Cyclists Saved LADOT Bikeways, or Did They?

5_19_09_vahedi.jpgCyclists are becoming more politically active, as these two Cyclists for Vahedi proved earlier today.

Last night the City Council passed a motion recommending that the Mayor and LADOT not include any "special fund" positions, i.e. those funded by a source not funded through city revenue which includes , in their budget cuts as part of the "Shared Responsibility" budget requested by the Mayor.  The LADOT’s Bikeways program, which is funded through state funds, is included in "special fund" projects so for now, Bikeways is safe.

After a group of cyclists pedaled down to City Hall to protest the proposed cuts, the City Council backed cycling by not only asking the city to hold off on "special fund" positions and by passing two other resolutions asking LADOT to consult with them before proposing any other Bikeways cuts.

Given their role in fighting for Bikeways and highlighting the LADOT’s intent to completely dissolve the program; cyclists should now find themselves better positioned to push the Bikeways division for a more aggressive approach to bringing projects from paper to the streets.

Or will they?

While cyclists certainly deserve more than what they’ve gotten from LADOT, and yesterday proved their interest in working with the city to improve their lot, I’m worried that yesterday we got caught up in a larger budget game.  The more I read and hear from talking to people about the memorandum posted yesterday, it appears that the LADOT was playing a shell game with its departmental funding in this year’s budget.  By responding to the Mayor’s request that departments eliminate 10% of their staff as part of budget cuts by recommending cuts to positions not funded by the city would require the city to send money back to the state if they were eliminated.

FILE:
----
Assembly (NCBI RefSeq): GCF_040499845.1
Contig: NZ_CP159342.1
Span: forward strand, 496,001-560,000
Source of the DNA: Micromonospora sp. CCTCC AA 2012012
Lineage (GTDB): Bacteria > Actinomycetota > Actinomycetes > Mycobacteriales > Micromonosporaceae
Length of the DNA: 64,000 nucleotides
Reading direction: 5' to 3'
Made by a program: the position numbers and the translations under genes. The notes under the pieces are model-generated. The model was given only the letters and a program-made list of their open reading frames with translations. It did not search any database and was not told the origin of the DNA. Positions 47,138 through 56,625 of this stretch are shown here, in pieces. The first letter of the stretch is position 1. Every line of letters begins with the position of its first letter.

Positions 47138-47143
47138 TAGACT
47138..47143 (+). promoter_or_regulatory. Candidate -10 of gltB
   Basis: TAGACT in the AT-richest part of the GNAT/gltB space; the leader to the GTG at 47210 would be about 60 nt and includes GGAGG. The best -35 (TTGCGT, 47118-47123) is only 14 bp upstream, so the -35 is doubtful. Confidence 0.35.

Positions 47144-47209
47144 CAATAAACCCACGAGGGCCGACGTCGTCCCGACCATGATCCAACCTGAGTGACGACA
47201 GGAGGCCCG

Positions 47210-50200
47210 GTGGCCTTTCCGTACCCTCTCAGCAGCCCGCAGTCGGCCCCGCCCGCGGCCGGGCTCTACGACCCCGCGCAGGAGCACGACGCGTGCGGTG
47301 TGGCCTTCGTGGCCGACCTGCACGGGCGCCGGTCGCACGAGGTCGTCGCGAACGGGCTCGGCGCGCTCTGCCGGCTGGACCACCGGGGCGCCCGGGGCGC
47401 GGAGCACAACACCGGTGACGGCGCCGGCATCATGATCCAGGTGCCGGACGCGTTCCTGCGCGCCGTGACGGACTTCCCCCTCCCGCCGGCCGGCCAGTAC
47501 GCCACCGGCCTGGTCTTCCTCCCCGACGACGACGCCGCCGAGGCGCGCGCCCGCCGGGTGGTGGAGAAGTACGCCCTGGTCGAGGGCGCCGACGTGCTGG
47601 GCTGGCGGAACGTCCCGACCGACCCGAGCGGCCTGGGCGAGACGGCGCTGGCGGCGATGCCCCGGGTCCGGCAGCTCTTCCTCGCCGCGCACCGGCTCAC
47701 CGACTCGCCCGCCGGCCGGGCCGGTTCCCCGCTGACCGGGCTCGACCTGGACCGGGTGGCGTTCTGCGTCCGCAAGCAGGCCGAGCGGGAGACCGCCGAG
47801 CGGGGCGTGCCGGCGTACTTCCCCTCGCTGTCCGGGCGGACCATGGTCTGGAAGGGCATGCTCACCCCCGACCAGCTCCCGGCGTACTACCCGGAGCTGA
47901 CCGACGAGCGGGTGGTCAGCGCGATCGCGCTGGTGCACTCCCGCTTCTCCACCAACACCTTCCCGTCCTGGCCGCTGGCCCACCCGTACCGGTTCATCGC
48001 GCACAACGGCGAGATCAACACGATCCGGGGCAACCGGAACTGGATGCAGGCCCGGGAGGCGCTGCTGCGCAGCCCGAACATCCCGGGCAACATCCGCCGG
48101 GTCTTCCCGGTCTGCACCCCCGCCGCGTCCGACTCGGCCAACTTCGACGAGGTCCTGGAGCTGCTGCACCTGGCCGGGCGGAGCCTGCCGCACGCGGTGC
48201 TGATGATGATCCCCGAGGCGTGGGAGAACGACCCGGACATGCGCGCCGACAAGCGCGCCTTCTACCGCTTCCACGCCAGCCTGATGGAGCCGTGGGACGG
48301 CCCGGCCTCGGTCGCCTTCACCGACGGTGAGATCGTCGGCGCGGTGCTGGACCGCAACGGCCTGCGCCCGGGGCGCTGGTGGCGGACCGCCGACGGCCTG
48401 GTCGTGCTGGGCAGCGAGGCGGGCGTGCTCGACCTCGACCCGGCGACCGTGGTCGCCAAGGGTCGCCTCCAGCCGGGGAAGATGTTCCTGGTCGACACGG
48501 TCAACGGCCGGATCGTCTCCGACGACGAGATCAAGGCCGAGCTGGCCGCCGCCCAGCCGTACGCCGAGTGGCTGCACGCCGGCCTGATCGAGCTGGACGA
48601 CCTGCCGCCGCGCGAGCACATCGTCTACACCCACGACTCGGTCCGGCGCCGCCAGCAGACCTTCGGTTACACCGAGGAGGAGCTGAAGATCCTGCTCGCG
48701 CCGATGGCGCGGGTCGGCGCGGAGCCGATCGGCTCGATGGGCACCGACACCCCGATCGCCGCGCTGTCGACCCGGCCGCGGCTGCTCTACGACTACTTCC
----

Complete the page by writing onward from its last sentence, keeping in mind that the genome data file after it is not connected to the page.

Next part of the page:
In simple terms, the LADOT responded to a mandate to cut staff by recommending cuts that the city would never actually approve.  While it might have been amusing to see the City respond to a budget crisis by giving Prop. C funds back to the state; it wouldn’t have been good policy or politics and probably wouldn’t have happened regardless of the stand taken yesterday.

Regardless of the LADOT’s intent, yesterday proves one thing that bike activists have long known but the City Council and other city leaders are still learning: L.A.’s diverse bike community is an active and fast mobilizng constituency that is growing to loud to ignore or push aside any longer.  After all, this is the second time this month that a group of cyclists has descended on the City Council and walked away with resolutions passed by the Council based on their testimony.

  • How ironic that the same day we were down at city hall talking about risk of death and injury I get plowed by a beligerent likey drunken driver.

  • I think the LACBC mis-read this one with their APB to fight for bikeways funding in the LADOT without taking a more macro view of what is happening in City Hall.

    It was however pretty awesome to see our multi-ethnic mutlti-generational grassroots show up and give some hell.

    I think bikeways (and the entire LaDOt) shoulg be eliminated and have their functions moved to different depts.

  • as a reminder of what it looks like when a city supports biking, go (re)watch this streetfilms interview with NYC’s commissioner of the DOT:

    http://www.streetfilms.org/archives/transforming-nyc-streets-with-jsk/

    watching it is half depressing that we don’t have that kind of support, and half inspiring of what is possible…

  • Well, change was very slow coming to NYC. When I told my bosses I was leaving for L.A. in March of that year we were still complaining about NYCDOT Commish Iris Weinshal who thought her top role was to keep suburban traffic through city streets. By the time I left in August, Sadik-Kahn had replaced Weinshal and the people complaining about Iris were brought in to the top levels at NYC DOT.

    On our end, we need to be ready to seize the opportunity when it presents itself. Half of activism is showing up, and the bike community has gotten real good at that. Now we need to take our advocacy to the next level.

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